Knowing helps, but the scars run deep.

I have forgiven the Brat Pack, but I won’t forget the way they made me feel less-than.

Even Ally Sheedy.

And that’s saying something.

Even today I generally avoid shows that are set in Southern California. It’s an almost subconscious aversion, and admittedly unfair. On the other hand, it’s spared me the discomfort of even momentary exposure to steaming twenty-something piles like The OC, Beverly Hills 90210 and the Big Bang Theory.

I guess you could say I’ve grown. I now know that our 31st and most populous state is a fine and proud and admirable place chock full of scenic wonders and cultural delights and scientific marvels and a stout citizenry that likes me just the way I am.

And I resent it.

Always will.

Except now I feel a lot more comfortable with that.

In psychological parlance that’s called a “breakthrough.”

I see our time is up.

Let the healing begin.

Participating in the Economy

I was watching TV the other night.tv2

I watch TV at night because it’s less tiring than getting dressed and going somewhere, and less tiresome than doing nothing at all.

But not much less.

A commercial came on touting a new miracle product. In the run-up to Christmas there are lots of miracle products available on TV. I know, because I’ve bought a few.

I have a garden hose that’s really small until you turn the water on, and then it gets really big. Although vaguely miraculous to observe, that transformation does nothing to enhance the hose’s capacity to convey water. The commercial convinced me to order the amazing expanding hose with the promise that when I wasn’t using it to convey water I could store it in a coffee can, or a desk drawer, or a CD case, or some other unlikely space where I might not otherwise think to store a garden hose. The claim turned out to be true enough, but not as personally fulfilling as I had imagined, and I’m just as happy to dump that technological marvel in a tangle under the deck next to the tangle of non-expanding hoses.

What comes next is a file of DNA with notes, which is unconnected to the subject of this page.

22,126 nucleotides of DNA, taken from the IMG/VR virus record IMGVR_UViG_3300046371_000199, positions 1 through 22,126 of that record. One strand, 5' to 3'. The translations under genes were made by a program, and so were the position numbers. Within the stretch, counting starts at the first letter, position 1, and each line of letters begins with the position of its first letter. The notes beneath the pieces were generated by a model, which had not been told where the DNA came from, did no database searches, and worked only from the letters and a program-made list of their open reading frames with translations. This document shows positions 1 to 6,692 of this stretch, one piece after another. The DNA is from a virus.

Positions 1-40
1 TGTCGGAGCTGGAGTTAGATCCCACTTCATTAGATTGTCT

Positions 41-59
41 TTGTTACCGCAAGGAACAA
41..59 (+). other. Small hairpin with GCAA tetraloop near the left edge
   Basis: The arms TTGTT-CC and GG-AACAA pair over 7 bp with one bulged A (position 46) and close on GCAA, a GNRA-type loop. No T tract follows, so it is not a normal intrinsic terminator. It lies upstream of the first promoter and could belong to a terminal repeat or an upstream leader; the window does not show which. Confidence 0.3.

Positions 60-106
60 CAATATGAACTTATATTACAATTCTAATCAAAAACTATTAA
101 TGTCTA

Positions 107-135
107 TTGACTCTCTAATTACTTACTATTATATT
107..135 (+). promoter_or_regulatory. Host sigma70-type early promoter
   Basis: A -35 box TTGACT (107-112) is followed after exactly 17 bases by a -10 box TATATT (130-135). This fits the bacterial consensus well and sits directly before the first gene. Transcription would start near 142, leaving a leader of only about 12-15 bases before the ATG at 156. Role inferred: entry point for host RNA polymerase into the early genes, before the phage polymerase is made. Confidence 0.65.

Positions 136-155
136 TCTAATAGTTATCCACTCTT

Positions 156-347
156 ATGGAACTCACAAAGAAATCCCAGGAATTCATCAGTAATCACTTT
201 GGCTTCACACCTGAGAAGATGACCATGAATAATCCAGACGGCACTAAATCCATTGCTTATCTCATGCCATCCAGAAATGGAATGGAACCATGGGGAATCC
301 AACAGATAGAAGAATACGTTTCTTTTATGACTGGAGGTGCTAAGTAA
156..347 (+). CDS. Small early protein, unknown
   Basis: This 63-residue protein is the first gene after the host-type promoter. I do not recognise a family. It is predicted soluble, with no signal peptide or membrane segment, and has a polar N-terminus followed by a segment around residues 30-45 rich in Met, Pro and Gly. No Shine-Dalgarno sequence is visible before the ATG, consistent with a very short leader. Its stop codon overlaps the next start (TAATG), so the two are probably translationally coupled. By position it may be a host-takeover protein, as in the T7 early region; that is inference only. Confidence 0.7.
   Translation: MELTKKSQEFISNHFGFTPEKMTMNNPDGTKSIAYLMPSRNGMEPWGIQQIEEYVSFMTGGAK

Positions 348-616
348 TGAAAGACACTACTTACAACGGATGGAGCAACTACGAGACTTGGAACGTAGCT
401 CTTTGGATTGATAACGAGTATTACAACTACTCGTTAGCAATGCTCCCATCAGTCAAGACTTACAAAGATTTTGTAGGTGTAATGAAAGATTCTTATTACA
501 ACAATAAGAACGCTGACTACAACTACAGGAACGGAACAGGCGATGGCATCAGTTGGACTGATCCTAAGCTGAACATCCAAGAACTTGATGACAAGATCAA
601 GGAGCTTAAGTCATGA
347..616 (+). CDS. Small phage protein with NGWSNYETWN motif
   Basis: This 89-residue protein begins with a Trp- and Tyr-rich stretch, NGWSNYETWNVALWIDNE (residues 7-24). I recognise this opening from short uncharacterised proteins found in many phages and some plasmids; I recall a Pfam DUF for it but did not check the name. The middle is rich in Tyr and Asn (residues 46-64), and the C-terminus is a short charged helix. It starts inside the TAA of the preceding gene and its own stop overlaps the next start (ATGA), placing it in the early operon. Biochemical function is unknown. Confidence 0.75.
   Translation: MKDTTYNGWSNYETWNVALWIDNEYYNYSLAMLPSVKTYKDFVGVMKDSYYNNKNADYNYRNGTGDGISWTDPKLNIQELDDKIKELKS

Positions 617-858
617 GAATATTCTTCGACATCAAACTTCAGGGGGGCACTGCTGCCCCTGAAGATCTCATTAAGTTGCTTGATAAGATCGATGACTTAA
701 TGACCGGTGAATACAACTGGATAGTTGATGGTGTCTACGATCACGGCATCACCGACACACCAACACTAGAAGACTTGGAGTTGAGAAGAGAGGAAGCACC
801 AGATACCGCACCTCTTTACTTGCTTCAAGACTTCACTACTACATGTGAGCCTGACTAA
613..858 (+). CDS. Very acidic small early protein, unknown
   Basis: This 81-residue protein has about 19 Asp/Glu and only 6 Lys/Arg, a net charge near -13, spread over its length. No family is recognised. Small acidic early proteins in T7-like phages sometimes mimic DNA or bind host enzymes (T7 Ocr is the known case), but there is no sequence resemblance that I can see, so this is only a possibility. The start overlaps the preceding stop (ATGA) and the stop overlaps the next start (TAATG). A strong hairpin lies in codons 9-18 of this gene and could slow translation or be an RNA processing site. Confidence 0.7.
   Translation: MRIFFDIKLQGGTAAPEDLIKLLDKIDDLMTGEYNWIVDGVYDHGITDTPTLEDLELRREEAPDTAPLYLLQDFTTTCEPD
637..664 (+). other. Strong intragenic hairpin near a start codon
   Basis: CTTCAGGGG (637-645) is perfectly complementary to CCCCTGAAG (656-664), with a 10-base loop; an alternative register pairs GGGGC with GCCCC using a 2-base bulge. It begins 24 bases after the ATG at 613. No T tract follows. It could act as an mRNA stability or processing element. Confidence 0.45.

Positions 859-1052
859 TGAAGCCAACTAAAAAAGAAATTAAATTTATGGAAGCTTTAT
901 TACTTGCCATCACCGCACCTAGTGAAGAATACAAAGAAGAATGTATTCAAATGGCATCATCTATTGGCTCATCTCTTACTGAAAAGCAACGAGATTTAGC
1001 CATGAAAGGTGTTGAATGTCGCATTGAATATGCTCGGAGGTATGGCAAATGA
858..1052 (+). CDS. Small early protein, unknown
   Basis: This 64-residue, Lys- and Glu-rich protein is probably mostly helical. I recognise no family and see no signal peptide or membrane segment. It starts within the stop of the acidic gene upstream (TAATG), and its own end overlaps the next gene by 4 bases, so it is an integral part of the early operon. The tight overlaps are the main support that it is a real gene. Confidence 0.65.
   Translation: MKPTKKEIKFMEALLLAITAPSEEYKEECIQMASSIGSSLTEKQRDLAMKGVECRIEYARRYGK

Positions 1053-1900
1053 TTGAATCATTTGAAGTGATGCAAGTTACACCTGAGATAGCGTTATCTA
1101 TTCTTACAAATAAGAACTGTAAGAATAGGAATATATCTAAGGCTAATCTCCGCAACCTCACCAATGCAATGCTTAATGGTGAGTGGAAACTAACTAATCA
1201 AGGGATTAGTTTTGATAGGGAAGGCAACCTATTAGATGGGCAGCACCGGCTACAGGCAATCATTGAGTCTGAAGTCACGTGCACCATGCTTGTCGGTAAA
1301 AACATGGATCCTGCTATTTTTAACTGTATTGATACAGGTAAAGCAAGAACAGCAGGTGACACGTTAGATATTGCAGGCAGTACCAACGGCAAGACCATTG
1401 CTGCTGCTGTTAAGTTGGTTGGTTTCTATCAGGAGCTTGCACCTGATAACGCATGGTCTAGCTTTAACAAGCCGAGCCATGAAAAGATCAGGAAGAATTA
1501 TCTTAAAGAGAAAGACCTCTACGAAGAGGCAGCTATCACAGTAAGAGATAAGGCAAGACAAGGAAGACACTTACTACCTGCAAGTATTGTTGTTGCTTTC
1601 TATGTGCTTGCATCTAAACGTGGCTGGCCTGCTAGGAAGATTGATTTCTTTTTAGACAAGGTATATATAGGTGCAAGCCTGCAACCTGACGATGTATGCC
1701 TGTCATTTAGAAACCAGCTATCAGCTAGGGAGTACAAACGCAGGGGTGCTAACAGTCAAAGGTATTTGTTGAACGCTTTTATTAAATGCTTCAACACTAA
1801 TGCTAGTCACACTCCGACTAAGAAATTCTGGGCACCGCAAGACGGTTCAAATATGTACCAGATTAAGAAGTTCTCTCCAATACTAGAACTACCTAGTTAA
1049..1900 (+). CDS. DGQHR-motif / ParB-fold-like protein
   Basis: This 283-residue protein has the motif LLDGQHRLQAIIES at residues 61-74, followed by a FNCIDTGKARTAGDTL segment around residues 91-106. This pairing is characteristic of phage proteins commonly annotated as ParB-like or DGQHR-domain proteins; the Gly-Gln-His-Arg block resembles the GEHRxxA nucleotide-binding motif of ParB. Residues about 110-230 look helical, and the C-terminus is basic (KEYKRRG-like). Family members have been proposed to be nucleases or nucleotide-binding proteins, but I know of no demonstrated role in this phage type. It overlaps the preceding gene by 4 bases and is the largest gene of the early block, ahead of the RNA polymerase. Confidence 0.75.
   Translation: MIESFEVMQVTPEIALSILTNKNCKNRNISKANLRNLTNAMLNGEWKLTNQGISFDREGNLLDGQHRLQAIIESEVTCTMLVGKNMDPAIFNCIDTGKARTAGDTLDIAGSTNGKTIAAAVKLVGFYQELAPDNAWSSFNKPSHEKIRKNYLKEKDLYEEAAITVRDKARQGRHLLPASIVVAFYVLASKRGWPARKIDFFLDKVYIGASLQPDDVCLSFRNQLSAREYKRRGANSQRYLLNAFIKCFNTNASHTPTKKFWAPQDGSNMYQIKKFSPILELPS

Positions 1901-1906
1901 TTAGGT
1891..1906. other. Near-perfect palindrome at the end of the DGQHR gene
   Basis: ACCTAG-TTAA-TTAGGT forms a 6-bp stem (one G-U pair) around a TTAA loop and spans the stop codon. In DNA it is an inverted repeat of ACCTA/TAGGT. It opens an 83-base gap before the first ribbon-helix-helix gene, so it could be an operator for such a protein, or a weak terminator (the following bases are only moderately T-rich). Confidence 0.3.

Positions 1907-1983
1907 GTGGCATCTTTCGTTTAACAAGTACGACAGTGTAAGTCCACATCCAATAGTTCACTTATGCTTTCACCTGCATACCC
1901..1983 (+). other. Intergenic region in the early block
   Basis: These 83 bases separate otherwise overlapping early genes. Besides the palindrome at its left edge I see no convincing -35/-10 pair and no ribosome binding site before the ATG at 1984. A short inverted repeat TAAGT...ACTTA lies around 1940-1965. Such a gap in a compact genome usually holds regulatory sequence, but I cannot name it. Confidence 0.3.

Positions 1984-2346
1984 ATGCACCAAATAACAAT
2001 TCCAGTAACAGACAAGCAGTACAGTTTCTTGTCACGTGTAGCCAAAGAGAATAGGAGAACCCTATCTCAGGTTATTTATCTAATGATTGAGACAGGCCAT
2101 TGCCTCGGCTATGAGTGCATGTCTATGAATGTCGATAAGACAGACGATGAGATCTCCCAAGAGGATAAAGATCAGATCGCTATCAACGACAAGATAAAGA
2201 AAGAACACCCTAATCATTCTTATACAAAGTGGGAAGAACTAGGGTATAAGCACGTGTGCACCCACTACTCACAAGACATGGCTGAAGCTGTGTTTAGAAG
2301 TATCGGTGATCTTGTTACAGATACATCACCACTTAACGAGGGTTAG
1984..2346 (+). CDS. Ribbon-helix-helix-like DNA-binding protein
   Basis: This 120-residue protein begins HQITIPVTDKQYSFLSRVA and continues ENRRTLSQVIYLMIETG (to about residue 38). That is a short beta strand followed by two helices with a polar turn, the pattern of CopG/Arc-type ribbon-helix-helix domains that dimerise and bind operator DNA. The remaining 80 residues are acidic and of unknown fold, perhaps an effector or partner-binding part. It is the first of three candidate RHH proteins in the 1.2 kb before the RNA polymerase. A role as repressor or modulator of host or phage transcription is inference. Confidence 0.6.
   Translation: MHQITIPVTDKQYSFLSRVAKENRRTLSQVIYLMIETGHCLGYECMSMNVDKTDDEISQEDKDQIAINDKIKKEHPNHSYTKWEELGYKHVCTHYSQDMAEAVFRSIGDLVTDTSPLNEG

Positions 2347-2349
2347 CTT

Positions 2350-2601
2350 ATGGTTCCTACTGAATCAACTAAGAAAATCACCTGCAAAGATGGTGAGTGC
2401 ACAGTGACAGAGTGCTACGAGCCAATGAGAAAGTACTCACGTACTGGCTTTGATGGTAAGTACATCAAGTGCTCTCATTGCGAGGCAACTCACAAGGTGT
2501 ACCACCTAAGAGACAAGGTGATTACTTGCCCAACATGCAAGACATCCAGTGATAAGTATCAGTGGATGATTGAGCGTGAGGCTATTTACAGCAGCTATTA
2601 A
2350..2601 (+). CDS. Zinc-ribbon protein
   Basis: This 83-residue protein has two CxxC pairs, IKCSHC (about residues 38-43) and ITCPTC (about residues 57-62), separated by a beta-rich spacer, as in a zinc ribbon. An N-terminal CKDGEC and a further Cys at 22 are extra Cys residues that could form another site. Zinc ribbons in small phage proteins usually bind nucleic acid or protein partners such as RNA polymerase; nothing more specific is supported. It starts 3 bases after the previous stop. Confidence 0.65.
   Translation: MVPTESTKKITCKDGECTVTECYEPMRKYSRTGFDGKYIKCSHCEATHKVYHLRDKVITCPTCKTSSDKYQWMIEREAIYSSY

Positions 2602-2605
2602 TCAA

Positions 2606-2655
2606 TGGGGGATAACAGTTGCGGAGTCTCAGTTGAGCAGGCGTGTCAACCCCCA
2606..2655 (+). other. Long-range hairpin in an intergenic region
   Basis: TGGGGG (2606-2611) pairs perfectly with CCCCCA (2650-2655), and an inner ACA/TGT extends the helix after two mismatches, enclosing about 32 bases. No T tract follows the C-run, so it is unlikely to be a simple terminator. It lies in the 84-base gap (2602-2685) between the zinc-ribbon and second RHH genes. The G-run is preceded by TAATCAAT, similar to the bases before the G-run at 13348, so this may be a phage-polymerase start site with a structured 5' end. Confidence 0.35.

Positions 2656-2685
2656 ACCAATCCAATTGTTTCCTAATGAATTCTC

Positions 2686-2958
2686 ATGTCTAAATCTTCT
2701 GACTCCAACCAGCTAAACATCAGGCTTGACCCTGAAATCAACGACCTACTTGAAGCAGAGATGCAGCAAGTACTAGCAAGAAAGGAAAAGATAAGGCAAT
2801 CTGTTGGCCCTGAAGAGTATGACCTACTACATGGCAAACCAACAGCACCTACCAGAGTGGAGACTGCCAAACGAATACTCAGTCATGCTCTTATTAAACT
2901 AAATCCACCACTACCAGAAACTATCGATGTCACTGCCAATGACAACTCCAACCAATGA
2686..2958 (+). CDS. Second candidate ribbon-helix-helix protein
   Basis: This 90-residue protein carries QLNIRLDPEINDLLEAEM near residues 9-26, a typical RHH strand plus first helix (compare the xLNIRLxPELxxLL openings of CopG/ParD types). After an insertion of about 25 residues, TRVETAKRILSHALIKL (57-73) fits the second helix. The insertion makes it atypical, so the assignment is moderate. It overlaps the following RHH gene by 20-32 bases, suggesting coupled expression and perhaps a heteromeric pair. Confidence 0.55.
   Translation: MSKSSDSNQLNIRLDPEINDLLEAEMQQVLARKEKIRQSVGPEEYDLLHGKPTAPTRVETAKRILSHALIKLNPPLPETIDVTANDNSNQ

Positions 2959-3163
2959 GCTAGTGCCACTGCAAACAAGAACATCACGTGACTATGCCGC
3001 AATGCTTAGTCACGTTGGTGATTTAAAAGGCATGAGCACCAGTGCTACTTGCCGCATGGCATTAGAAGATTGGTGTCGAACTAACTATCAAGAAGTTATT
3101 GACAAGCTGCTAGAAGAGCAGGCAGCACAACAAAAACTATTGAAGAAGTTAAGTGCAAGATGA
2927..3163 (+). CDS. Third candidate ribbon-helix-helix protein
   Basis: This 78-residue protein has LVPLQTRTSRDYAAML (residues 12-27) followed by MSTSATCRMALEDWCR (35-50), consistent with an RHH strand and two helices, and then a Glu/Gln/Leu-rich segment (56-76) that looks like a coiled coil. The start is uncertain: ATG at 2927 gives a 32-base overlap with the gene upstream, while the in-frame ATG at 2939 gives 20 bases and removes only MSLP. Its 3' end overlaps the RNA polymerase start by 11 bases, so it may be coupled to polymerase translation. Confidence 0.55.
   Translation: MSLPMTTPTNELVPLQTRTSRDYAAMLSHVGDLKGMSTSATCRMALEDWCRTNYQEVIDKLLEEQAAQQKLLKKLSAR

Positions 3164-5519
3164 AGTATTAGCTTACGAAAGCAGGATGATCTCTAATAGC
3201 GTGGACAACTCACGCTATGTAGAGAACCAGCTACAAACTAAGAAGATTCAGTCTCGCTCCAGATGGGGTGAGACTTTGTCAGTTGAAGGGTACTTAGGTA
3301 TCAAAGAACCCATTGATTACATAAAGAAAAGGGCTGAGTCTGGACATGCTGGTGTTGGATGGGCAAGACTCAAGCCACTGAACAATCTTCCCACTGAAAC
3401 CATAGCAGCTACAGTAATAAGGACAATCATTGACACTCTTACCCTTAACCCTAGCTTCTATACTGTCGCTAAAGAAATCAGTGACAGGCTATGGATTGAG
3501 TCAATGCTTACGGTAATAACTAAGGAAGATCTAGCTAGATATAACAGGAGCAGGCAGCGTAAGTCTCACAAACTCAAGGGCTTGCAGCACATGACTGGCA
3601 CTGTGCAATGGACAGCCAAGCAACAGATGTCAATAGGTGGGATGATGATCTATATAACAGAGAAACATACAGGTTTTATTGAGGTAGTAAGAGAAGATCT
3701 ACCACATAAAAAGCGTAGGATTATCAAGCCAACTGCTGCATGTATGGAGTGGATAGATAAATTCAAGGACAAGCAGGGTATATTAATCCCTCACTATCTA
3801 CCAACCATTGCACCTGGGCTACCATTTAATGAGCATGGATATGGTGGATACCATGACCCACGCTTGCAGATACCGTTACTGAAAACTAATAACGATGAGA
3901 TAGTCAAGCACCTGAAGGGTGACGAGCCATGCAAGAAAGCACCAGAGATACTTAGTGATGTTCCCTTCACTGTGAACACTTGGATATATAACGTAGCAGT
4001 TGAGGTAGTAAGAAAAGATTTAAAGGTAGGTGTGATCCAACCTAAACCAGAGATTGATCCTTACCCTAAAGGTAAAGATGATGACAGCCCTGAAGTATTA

hose1I also have a space-age meatloaf pan. I already had plenty of meatloaf pans, but was seduced by the ad’s fast talk and slick production values. This particular meatloaf pan comes with a perforated insert that allows fats and juices to drain out during cooking, and features handles so you can quickly and easily lift the finished meatloaf out of the meatloaf pan and dump it unceremoniously onto a serving dish. In the course of a one-minute commercial they dumped out a meatloaf that way at least 10 times – once every 5 seconds, more or less – so there could be no doubt as to the quickness or ease of the dumping. The tumbling meatloaves were very telegenic, and I bought two because I only had to pay shipping and handling on the second one, and, well, I eat a lot of meatloaf.


The pans worked perfectly as advertized. For perhaps two happy months I tumbled, and tumbled again, decanting healthy, heart-smart loaves to the admiration and satisfaction of everyone fortunate enough to join me at table. They are everything I ever wanted in a meatloaf pan, and yet, for deep psychological reasons I fear to explore, whenever I make meatloaf these days I reach for the oldest vessel in my fleet, a scratched and dented old battlewagon that collects grease like a commissioner’s palm and jealously hangs onto its contents with an iron grip.

I’m complicated.